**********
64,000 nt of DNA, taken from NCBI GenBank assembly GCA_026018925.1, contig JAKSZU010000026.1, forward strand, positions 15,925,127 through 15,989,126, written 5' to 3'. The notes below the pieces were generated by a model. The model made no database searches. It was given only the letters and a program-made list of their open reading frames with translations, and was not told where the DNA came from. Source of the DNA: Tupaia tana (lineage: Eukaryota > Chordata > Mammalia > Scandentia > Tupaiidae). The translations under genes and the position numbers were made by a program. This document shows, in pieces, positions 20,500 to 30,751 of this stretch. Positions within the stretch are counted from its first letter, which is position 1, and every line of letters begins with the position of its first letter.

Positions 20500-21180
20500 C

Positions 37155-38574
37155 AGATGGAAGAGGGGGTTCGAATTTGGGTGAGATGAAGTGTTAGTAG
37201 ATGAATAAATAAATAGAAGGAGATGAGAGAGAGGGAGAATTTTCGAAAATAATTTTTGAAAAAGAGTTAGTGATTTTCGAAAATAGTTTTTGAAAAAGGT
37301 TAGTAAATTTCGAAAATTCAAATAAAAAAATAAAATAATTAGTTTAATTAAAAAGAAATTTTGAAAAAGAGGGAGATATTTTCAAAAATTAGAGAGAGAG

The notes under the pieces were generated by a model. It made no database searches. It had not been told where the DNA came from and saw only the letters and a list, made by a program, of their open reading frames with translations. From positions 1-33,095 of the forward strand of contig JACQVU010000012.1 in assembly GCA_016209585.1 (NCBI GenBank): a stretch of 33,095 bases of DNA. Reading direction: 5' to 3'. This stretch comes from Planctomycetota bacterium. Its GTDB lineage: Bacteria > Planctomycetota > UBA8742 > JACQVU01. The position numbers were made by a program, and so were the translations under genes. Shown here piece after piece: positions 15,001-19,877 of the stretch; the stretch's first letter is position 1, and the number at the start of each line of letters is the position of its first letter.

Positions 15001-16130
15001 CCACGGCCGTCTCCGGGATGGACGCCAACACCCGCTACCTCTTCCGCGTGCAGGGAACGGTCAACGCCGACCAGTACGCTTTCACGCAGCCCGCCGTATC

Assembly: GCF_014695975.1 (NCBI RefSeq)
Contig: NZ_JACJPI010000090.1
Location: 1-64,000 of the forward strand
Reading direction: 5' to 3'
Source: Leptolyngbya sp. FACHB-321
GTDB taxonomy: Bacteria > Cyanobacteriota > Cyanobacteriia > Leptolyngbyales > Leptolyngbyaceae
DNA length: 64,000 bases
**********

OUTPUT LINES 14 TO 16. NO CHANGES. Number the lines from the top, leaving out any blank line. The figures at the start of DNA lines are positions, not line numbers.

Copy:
Reading direction: 5' to 3'
Source: Leptolyngbya sp. FACHB-321
GTDB taxonomy: Bacteria > Cyanobacteriota > Cyanobacteriia > Leptolyngbyales > Leptolyngbyaceae